Does this crime actually work?

A Chinese man pleaded guilty in a US court on Wednesday to stealing patent-protected corn seed from agribusiness giants Monsanto and DuPont to take back to China for commercial use.

Mo Hailong, 46, participated in a plot to steal inbred corn seeds from the two US companies so that his then employer, Beijing Dabeinong Technology Group, could use them in its own seed business, the US Department of Justice said.

Umm, don’t you need to hybridise them each and every generation? Or is that me not understanding something?

15 thoughts on “Does this crime actually work?”

  1. Per Wikipedia –

    All of the hybrid seeds planted by the farmer will produce similar plants while the seeds of the next generation from those hybrids will not consistently have the desired characteristics. Controlled hybrids provide very uniform characteristics because they are produced by crossing two inbred strains. Elite inbred strains are used that express well-documented and consistent phenotypes (such as high crop yield) that are relatively good for inbred plants.

    Being out here in corn country, I can tell you that it is considered a rather big deal of an economic crime. He was attempting to steal two elite inbred strains, both of which enjoy patent protections.

  2. The reference in the news story is to the seeds from the inbreeding stage of the process , not the Hybrid stage.

  3. There is a concept in genetics known as “hybrid vigour”: take two plants, inbreed them to hell and then hybridise them—you get unusually healthy / big / high yield / etc.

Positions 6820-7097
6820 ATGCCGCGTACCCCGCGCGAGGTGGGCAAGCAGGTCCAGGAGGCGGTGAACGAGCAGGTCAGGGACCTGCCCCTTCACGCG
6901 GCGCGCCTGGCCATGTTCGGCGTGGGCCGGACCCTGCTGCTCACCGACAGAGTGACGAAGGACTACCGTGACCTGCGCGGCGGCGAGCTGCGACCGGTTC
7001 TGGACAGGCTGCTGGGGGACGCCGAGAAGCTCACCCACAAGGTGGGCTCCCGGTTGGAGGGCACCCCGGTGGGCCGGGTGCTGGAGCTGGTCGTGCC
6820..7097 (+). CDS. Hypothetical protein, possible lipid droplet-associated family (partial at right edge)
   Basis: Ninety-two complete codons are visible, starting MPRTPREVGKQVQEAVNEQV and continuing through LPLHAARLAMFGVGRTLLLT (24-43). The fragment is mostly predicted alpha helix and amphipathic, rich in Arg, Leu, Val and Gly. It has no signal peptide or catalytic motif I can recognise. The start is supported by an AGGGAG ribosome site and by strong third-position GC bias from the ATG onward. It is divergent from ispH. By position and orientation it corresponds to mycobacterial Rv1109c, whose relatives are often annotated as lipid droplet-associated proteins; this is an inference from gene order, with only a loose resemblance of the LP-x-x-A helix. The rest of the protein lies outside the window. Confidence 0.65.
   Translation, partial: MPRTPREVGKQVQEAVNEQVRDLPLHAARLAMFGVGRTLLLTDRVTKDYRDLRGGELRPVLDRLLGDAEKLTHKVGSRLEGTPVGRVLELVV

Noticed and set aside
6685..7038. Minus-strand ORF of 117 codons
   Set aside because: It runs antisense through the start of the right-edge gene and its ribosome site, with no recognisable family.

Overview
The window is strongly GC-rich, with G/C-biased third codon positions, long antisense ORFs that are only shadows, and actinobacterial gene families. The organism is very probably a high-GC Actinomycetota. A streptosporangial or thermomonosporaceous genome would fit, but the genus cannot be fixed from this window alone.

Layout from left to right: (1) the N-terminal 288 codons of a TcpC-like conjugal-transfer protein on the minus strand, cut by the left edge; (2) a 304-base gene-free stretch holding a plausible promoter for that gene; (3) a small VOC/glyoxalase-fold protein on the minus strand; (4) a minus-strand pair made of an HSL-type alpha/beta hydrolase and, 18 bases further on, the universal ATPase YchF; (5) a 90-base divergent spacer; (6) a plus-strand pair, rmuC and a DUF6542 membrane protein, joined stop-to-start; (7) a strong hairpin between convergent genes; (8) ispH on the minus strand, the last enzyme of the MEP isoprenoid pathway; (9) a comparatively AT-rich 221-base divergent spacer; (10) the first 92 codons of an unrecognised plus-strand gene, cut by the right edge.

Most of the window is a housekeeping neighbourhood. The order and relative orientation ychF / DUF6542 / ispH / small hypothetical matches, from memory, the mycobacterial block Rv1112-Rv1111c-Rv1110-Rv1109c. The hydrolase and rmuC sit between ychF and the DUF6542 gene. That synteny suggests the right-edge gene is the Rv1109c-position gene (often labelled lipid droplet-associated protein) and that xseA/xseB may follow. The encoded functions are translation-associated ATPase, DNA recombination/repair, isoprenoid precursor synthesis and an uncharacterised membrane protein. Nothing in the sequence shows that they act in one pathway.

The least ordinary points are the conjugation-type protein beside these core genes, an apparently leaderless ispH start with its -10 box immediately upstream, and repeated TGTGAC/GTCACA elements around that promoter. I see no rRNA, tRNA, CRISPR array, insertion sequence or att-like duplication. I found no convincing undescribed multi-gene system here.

4. This is why I generally don’t share the opinions of many that China will take over the world through their brilliance. Aside from the fact that their economy is now collapsing mainly due to bone-headed central control and bullshitting the stats, they seem to be a lot better at copying and stealing the ideas of others than coming up with their own. If that way lay a path to riches, others would have done it by now.

  5. “they seem to be a lot better at copying and stealing the ideas of others than coming up with their own.” As was the USA for much of the 19th century.

    “If that way lay a path to riches, others would have done it by now.” They did.

  6. Nobody can make ballpoint pens like Bic can.

    That’s not proof of anything.

    (Bic, fine point, black ….. God’s gift to his Creation.)

  7. “Ah yes, of course. But I meant, becoming Top Dog. At some point you need to innovate, not just copy”. Are you sure? The USA became Top Dog in, very roughly, 1918. Its advantages included being neutral a lot, and having a continent full of forests, ores and fertile soils. Its major native contributions to world technology at the time were probably limited to the cotton gin, the oil biz (though that had been developed at more or less the same time by the Russkis) and …. well aeroplanes would become important, albeit later. Mostly, though, it depended on foreign technologies or imported technologists. It did all right economically, didn’t it? You can get a long way by copying something and doing it better than anyone else – mass production, for instance. The USA’s history of, you know, inventing and developing stuff largely followed its becoming Top Dog, it didn’t precede it.

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